SOCIOL 4EE3 Lecture Notes - Lecture 11: Canadian Human Rights Act, Pharmaceutical Industry, Conspiracy Theory

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13 Oct 2015
Department
Professor
Somya Paliwal
1135415
Kay- Conspiracists
In this chapter, Kay analyses the conspiracy phenomenon and looks at the various
psychological circumstances that could drive one to become a conspiracist. He argues that in a
big picture sense, conspiracism arises when people’s minds stray from reality due to some
national or personal trauma, and they seek to battle against traditional authority and belief
systems.
The first underlying psychological event that could lead an individual to conspiracism is
the midlife crisis, where people seek out new identities and try to reinvent themselves as an
escape from familiar patterns of life. Using the example of 9/11 Truth Tellers, Kay argues that
these people envision themselves as brave martyrs for speaking the truth and are stirring up
debate because they are seeking out adventure during this life-stage.
The second case of conspiracists is the failed historian who attempts to recreate a version
of history when the actual events do not align with their ideology. Kay uses the example of anti-
Stratfordians and Freud who believe Shakespeare did not write his plays. This shows how people
construct a fantasy version of history when their particular visions demand it. These people avert
their attention and ignore facts and voices that disprove their account of certain historical events
and refuse to hear naysayers.
Conspiracism also arises from what Kay calls the damaged survivor, which is an
individual who has overcome some sort of struggle, often medical, and attributes their suffering
to pharmaceutical companies and credits God or natural methods for his or her healing.
Conspiracists supporting alternative medicine and advocating against vaccines are often under
this category. Kay says people need some political or social body to attribute blame to and
convince themselves and others that there is an oppressive evil in their presence. Kay argues that
these conspiracists are particularly convincing to some because their stories of grief have the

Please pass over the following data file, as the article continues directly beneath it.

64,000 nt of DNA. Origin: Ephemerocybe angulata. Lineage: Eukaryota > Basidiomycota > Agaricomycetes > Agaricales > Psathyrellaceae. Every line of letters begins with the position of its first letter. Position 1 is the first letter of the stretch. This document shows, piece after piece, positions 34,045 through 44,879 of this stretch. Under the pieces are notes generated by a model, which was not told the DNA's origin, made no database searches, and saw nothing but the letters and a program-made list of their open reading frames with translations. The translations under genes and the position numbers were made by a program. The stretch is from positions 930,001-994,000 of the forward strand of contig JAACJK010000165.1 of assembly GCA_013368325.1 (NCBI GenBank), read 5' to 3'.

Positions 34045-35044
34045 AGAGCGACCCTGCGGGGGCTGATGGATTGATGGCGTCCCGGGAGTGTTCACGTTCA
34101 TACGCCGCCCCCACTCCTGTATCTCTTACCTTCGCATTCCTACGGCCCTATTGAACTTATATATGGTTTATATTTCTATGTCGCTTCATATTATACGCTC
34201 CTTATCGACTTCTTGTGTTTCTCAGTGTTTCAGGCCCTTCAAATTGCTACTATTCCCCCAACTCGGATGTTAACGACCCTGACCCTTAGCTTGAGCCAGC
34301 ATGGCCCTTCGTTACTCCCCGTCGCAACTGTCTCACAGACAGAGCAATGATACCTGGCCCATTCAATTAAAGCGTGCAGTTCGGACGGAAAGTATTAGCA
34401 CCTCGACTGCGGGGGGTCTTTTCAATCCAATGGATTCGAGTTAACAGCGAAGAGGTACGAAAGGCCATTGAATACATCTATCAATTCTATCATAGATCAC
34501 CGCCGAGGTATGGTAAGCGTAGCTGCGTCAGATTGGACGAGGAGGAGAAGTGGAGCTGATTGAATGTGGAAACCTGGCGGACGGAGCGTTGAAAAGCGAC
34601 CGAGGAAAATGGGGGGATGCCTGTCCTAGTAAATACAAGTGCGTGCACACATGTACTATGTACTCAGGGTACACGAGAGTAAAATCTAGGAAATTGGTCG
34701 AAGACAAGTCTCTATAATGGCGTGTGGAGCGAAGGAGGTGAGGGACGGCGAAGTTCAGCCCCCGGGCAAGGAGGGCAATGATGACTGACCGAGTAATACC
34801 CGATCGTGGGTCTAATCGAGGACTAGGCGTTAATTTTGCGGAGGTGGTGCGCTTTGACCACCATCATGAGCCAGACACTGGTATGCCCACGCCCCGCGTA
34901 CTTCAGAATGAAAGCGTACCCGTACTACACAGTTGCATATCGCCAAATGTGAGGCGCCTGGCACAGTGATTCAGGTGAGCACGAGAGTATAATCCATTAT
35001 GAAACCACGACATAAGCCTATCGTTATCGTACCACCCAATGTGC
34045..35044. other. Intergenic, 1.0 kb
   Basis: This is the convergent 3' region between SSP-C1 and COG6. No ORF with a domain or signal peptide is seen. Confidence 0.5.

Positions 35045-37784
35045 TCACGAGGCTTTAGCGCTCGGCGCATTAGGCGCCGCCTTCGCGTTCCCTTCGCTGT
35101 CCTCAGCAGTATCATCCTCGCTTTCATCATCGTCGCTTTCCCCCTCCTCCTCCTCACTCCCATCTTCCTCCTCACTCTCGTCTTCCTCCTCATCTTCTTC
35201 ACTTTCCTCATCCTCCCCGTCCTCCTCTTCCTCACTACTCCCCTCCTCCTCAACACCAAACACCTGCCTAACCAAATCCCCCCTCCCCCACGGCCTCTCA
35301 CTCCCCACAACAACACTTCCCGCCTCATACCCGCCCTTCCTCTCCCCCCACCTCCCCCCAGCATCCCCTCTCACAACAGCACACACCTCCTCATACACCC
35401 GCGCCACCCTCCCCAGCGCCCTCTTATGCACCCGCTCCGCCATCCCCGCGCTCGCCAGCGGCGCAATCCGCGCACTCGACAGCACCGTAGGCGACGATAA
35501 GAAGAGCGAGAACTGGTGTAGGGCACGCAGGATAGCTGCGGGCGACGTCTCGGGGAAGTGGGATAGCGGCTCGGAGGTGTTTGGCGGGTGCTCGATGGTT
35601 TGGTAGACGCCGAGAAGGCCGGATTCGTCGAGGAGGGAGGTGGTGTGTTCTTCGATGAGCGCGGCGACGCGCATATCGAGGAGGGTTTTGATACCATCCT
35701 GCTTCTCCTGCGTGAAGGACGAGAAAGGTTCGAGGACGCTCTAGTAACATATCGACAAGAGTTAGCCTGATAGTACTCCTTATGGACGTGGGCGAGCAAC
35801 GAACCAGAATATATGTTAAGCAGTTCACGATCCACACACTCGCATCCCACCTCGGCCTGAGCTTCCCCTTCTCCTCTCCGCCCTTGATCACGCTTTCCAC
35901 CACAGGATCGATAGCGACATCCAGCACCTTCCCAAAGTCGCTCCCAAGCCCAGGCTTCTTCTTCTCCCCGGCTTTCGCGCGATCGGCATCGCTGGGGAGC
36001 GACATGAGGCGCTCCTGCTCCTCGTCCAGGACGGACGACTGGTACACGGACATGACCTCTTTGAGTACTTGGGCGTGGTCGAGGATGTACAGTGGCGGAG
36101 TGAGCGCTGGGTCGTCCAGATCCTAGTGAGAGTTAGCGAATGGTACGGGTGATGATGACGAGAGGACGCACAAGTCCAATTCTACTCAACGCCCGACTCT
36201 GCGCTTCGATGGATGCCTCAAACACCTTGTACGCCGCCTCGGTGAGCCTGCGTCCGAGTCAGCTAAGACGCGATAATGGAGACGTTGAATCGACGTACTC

ability to shut down the mental and intellectual facilities we have that could degrade their
arguments. People are more comfortable with having answers to their grievances which is why
these individuals appoint blame to the state and pharmaceutical institutions. Self-appointed
celebrity health experts also facilitate the spread of these conspiracists’ messages.
The cosmic voyager is someone who believes the world is not what it seems and
everyone is bound by an invisible force. These conspiracists often fixate on “mysteries” like
Stonehenge and Easter Island as a form of proof that ancient societies lived blissfully.
The clinical conspiracist is someone who Kay considers to be crazy or insane. They do
not contain a mental firewall that allows them to separate conspiracy theories from everyday life.
These people often live in severe paranoia and view themselves as both heroes and targets.
The crank is an individual who strives on using primary sources, charts, maps, and some
form of logic to prove a certain theory. They feel very proud for enlightening themselves to the
previously hidden reality and view themselves as independent, in control, and superior. They
attempt to learn as much as they can about a variety of different fields in order to support their
theory, and feel satisfaction with having this unlocked secret to the reality of the world.
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